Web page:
2001 Federal Sentencing Guideline Manual
§4B1.1. Career Offender
A defendant is a career offender if (1) the defendant was at least eighteen years old at the time the defendant committed the instant offense of conviction, (2) the instant offense of conviction is a felony that is either a crime of violence or a controlled substance offense, and (3) the defendant has at least two prior felony convictions of either a crime of violence or a controlled substance offense. If the offense level for a career criminal from the table below is greater than the offense level otherwise applicable, the offense level from the table below shall apply. A career offenders criminal history category in every case shall be Category VI.
|Offense Statutory Maximum||Offense Level*|
|(B)||25 years or more||34|
|(C)||20 years or more, but less than 25 years||32|
|(D)||15 years or more, but less than 20 years||29|
|(E)||10 years or more, but less than 15 years||24|
|(F)||5 years or more, but less than 10 years||17|
|(G)||More than 1 year, but less than 5 years||12.|
*If an adjustment from §3E1.1 (Acceptance of Responsibility) applies, decrease the offense level by the number of levels corresponding to that adjustment.
1."Crime of violence," "controlled substance offense," and "two prior felony convictions" are defined in §4B1.2.
2."Offense Statutory Maximum," for the purposes of this guideline, refers to the maximum term of imprisonment authorized for the offense of conviction that is a crime of violence or controlled substance offense, including any increase in that maximum term under a sentencing enhancement provision that applies because of the defendants prior criminal record (such sentencing enhancement provisions are contained, for example, in 21 U.S.C. § 841(b)(1)(A), (B), (C), and (D)). For example, in a case in which the statutory maximum term of imprisonment under 21 U.S.C. § 841(b)(1)(C) is increased from twenty years to thirty years because the defendant has one or more qualifying prior drug convictions, the "Offense Statutory Maximum" for that defendant for the purposes of this guideline is thirty years and not twenty years. If more than one count of conviction is of a crime of violence or controlled substance offense, use the maximum authorized term of imprisonment for the count that has the greatest offense statutory maximum.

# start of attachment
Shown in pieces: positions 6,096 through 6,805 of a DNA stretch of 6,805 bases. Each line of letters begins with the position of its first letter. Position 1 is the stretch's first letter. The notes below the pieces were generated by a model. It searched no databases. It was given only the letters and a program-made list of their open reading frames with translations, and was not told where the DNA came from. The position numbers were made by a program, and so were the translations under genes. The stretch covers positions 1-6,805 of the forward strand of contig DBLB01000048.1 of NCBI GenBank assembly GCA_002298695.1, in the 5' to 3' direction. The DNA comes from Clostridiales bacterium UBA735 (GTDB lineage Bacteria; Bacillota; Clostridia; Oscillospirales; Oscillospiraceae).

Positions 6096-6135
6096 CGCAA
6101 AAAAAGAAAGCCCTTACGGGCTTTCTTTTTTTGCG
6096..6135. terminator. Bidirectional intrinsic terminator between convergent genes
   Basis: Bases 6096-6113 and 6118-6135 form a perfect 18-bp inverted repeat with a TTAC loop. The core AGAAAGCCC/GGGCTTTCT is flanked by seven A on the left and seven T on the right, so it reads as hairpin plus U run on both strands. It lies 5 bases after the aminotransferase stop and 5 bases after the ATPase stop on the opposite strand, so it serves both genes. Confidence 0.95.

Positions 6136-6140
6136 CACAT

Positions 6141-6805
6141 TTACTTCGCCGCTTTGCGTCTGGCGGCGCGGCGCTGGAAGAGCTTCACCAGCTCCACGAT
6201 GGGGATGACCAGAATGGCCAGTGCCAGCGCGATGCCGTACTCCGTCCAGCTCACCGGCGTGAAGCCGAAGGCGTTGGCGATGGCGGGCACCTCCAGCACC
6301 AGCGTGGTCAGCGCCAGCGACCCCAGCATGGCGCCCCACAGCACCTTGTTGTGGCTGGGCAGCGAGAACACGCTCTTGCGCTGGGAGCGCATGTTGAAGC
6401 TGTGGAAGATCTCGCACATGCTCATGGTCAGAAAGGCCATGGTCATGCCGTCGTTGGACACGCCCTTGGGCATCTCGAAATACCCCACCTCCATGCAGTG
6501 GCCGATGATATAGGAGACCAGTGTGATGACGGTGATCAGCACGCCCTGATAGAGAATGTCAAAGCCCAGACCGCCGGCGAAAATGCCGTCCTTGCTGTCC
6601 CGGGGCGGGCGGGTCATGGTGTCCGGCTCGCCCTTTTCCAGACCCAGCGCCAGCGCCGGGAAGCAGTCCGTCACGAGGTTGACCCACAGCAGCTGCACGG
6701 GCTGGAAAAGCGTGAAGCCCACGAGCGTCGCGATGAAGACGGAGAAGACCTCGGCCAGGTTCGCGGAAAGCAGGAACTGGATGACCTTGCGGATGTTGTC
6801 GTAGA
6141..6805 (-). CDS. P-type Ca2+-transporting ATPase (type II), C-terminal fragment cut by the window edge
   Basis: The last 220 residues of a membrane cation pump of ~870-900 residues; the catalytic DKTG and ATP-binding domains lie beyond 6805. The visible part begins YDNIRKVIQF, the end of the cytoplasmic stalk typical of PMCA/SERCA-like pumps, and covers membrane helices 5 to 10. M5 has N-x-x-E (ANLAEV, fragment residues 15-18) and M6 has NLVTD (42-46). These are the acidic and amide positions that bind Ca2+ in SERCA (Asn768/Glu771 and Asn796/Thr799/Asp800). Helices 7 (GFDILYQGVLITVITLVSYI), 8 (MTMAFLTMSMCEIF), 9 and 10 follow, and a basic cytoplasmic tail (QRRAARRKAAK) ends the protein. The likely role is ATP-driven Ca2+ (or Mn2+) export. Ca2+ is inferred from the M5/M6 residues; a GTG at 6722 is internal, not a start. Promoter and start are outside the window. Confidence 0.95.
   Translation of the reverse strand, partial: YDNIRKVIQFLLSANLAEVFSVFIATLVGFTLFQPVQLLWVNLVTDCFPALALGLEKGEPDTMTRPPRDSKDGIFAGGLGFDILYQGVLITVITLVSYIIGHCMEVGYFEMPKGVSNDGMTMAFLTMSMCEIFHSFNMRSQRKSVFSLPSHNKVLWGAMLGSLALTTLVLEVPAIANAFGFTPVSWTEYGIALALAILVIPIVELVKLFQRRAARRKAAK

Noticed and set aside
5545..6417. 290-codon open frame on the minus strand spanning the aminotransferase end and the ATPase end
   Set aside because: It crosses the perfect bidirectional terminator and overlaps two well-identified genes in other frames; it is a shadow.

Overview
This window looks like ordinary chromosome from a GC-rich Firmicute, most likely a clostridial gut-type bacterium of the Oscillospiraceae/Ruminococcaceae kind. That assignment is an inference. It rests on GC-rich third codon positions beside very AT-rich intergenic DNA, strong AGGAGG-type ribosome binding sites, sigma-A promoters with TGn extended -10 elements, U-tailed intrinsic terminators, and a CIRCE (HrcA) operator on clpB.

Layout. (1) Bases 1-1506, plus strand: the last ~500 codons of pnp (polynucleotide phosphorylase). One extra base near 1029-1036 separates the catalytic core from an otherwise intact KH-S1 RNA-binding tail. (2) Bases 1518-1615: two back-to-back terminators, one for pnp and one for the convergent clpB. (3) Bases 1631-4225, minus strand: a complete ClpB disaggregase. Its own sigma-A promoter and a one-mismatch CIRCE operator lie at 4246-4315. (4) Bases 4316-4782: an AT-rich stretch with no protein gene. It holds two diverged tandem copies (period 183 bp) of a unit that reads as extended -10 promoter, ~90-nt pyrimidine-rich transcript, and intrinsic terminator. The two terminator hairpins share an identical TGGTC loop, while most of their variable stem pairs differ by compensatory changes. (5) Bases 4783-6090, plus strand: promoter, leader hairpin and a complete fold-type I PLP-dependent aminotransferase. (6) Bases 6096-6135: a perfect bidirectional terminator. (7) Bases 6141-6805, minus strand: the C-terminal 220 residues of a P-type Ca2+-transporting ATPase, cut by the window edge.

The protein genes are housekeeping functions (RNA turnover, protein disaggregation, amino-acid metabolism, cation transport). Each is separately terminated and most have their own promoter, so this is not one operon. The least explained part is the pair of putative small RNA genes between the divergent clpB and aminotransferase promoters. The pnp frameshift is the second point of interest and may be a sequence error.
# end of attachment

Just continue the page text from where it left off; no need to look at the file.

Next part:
Background: Section 994(h) of Title 28, United States Code, mandates that the Commission assure that certain "career" offenders receive a sentence of imprisonment "at or near the maximum term authorized." Section 4B1.1 implements this directive, with the definition of a career offender tracking in large part the criteria set forth in 28 U.S.C. § 994(h). However, in accord with its general guideline promulgation authority under 28 U.S.C. § 994(a)-(f), and its amendment authority under 28 U.S.C. § 994(o) and (p), the Commission has modified this definition in several respects to focus more precisely on the class of recidivist offenders for whom a lengthy term of imprisonment is appropriate and to avoid "unwarranted sentencing disparities among defendants with similar records who have been found guilty of similar criminal conduct . . . ." 28 U.S.C. § 991(b)(1)(B). The Commissions refinement of this definition over time is consistent with Congresss choice of a directive to the Commission rather than a mandatory minimum sentencing statute ("The [Senate Judiciary] Committee believes that such a directive to the Commission will be more effective; the guidelines development process can assure consistent and rational implementation for the Committees view that substantial prison terms should be imposed on repeat violent offenders and repeat drug traffickers." S. Rep. No. 225, 98th Cong., 1st Sess. 175 (1983)).